Are your IMAX films temped in any way or does everything come from your scoring process?
A little bit of both. Temp is a two edged sword, one way it’s like having the same frame of reference with the director or at least getting inside their head and knowing what they want beforehand. I’d much prefer not to have to deal with that because some people get married to it. At least early on in your career, when you’re still learning the process, all of a sudden you find yourself competing with John Williams and Jerry Goldsmith, it’s very intimidating. In some cases the temp can be very helpful or show me a point of view that I may have never thought of. When I write a particular scene with my own music, especially with something I wouldn’t have thought of, I end up really liking that. There’s an approach I would have never taken, but since I’m taking this now, wow I like this, this is really cool. That’s happened a lot, where I’ve been guided by a temp to an area where I might not have gone, left to my own devices. MYSTERIES OF EGYPT was probably the closest to being a pure score experience, where there was very little temp beforehand. I actually wrote the melody that they used in the trailer, they really loved it early on, so this was part of the fabric of the film from the get go. The filmmakers were already aware of my thematic material early on in the process and that was really helpful.
How do you deal with the structure of your score when doing an IMAX film?
I like building from the theme up because it gives a common thread throughout the film. If you’re successful capturing the essence of the film in a theme early on, it gives you a jumping off point for the rest of the film. If you’ve done good job, there’s always a way to integrate that main theme into other material. There are so many different ways to execute that main theme that sometimes you won’t even recognize that you’re listening to it. It can be put in different keys, major or minor keys that can be expanded, contracted, distorted, inverted, there are all kinds of manipulations that can be done, but it maintains a certain kind of essence when you listen to it. I’ll generally try and get to my main theme and then have a couple of other secondary things around it because it tends to give the score a shape. With the textural material, we all know what chase or suspense music sounds like, we’ve developed a certain expectation about what these things are. The way these things have their own original flair is by superimposing thematic material over them. If I feel like I’ve really nailed the thematic material and the filmmakers are pleased, it gives me a feeling of confidence as I go forwards, that we have an anchor there and there’s something I know they like.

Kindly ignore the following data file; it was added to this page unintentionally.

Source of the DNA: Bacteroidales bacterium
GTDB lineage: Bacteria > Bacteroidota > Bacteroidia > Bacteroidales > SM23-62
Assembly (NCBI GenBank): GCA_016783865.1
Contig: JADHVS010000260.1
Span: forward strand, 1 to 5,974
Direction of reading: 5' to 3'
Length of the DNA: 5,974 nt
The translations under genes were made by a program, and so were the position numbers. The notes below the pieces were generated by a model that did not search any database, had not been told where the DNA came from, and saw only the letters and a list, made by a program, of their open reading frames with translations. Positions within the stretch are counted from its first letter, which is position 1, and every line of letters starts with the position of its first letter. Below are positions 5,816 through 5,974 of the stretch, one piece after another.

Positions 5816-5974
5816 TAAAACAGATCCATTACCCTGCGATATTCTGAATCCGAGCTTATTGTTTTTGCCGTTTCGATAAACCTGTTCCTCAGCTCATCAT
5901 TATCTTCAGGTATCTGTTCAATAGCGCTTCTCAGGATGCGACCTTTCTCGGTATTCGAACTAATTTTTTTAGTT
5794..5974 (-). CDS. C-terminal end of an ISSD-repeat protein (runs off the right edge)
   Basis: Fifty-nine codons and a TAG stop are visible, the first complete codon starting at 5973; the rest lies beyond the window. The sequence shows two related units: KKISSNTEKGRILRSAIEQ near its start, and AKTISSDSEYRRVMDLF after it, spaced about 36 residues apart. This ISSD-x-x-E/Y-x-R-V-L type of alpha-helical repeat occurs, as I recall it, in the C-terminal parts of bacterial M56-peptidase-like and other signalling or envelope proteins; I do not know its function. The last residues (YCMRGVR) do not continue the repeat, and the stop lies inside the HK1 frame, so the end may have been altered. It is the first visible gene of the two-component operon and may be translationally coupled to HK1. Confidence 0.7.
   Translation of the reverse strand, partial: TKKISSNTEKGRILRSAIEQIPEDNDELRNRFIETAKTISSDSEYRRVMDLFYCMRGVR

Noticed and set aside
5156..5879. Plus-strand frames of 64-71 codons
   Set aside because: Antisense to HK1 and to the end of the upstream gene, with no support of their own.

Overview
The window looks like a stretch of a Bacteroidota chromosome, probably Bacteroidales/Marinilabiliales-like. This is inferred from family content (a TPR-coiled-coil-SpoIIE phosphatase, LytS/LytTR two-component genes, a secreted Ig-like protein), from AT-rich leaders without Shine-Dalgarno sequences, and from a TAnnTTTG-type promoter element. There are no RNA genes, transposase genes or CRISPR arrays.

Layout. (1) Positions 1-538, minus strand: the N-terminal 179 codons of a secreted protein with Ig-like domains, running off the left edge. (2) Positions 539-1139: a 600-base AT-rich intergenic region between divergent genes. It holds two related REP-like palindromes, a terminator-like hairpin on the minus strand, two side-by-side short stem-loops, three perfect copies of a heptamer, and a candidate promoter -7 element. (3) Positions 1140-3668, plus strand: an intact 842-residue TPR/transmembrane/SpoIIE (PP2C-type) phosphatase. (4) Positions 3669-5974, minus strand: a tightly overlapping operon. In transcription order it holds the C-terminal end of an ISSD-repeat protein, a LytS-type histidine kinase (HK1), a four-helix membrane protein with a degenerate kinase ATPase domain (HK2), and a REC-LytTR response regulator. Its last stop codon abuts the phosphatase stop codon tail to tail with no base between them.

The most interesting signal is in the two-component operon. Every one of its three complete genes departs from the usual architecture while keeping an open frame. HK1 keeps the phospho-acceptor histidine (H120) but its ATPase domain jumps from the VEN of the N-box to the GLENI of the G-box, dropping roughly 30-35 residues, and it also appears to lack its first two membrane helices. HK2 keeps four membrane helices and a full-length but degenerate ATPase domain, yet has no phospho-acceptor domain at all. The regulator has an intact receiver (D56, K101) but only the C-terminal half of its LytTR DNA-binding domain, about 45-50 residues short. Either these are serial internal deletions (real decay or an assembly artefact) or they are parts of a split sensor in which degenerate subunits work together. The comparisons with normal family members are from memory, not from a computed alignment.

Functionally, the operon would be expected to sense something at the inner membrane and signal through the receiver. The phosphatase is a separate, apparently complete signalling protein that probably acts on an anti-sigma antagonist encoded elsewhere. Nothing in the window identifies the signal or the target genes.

Are you ever asked to approach scoring the film differently because it’s IMAX?
Very much so. The good directors and producers of IMAX know it’s different. One of the reasons I’ve done so many of them is because I feel like I understand that it is different. I’m real passionate about it, I love the IMAX format, and it’s a great opportunity for composers because it’s so dependent upon music.
Do you want to do a lot more of these films in the future?
I really enjoy it, so I hope to continue to do IMAX films. The allure of doing feature films is a broader audience and the more exposure that people have to your music the better. I’d love to be doing Hollywood features, but it just isn’t happening right now for me. I love doing IMAX films, so even if I were on a fast track in Hollywood doing features, I would still hope that the IMAX features would come along because I’ve really developed an affinity for them.
Doesn’t where you live have a lot to do with the film projects you get?